E.U. Leaders Are Meeting on Ukraine. Will Hungary Hold Up Aid?

As European Union leaders meet in Brussels for their quarterly summit with a goal of securing new financial and political support for Ukraine, Prime Minister Viktor Orban of Hungary is the one man holding up both.

Mr. Orban, who has in the past held up E.U. sanctions against Russia and is seen as President Vladimir V. Putin’s closest ally in the bloc, said on Thursday that Ukraine was not ready to start negotiating membership in the alliance. He also said that 50 billion euros, about $52 billion, in proposed aid for Ukraine should come only after Europe-wide elections planned for the summer.

The two-day E.U. summit is being held at a crucial moment for Ukraine: Its president, Volodymyr Zelensky, just held bruising meetings in Washington, where he was unable to secure desperately needed money for his war effort because of political divisions in Congress. The E.U. aid would be a major boost, just as good news on at least opening formal negotiations on Ukraine’s membership prospects could turn around a souring atmosphere, even as Mr. Putin declared that Russia’s aims in the war were unchanged.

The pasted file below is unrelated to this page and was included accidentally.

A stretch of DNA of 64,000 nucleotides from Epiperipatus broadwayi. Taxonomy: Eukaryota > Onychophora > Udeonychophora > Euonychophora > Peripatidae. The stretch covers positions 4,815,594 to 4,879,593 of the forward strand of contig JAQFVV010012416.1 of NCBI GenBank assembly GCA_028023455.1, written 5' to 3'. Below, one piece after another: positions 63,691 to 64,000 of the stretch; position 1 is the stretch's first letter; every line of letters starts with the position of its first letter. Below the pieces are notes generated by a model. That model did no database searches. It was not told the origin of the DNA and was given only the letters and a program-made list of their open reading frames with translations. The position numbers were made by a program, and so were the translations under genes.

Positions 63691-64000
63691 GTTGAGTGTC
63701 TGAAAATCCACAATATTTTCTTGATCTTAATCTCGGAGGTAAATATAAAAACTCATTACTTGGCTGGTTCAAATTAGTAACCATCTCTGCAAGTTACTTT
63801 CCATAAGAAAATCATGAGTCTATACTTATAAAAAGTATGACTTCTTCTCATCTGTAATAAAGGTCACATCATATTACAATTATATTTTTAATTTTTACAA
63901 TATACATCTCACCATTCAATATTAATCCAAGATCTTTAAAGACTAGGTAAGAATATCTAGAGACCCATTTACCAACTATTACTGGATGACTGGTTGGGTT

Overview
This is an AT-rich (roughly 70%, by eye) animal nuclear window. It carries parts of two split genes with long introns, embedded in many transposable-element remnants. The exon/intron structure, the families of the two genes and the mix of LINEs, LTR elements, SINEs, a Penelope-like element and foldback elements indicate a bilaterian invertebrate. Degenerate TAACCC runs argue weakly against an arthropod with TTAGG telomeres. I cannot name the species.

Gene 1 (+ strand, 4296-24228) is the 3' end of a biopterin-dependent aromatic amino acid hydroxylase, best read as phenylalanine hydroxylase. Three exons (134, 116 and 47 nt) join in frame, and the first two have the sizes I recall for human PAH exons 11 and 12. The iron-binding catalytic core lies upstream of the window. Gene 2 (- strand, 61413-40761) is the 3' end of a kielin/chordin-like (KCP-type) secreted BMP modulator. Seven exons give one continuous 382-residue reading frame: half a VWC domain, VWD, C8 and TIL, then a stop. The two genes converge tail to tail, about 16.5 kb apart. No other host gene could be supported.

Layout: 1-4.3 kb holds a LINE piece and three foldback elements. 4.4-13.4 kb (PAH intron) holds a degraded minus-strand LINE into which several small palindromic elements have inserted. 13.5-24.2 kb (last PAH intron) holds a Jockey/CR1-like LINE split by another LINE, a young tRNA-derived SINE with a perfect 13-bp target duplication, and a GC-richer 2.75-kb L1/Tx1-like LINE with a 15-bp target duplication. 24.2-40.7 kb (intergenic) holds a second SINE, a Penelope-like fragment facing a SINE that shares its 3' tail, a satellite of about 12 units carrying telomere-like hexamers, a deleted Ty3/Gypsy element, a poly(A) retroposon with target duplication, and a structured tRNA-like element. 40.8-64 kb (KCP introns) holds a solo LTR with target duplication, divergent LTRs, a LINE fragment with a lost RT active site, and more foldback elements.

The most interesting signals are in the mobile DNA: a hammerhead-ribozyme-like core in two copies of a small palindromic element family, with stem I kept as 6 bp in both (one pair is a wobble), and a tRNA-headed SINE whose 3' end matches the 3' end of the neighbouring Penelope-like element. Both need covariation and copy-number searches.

As Mr. Orban arrived in Brussels for the summit, he said: “Enlargement is not a theoretical issue; enlargement is a merit-based, legally detailed process, which has preconditions.” He claimed Ukraine had not fulfilled the formal criteria to open talks about membership.

In a post on social media, he went further: arguing that Ukraine’s membership in the bloc was not in the “best interests” of Hungary or the European Union.

Can one E.U. country hold up membership talks for Ukraine?

The accession process through which countries can join the European Union is subject to unanimous approval by all member states, so, yes, Mr. Orban’s veto could postpone any decision about Ukraine, which is currently waiting for a green light to formally open negotiations about joining the bloc.

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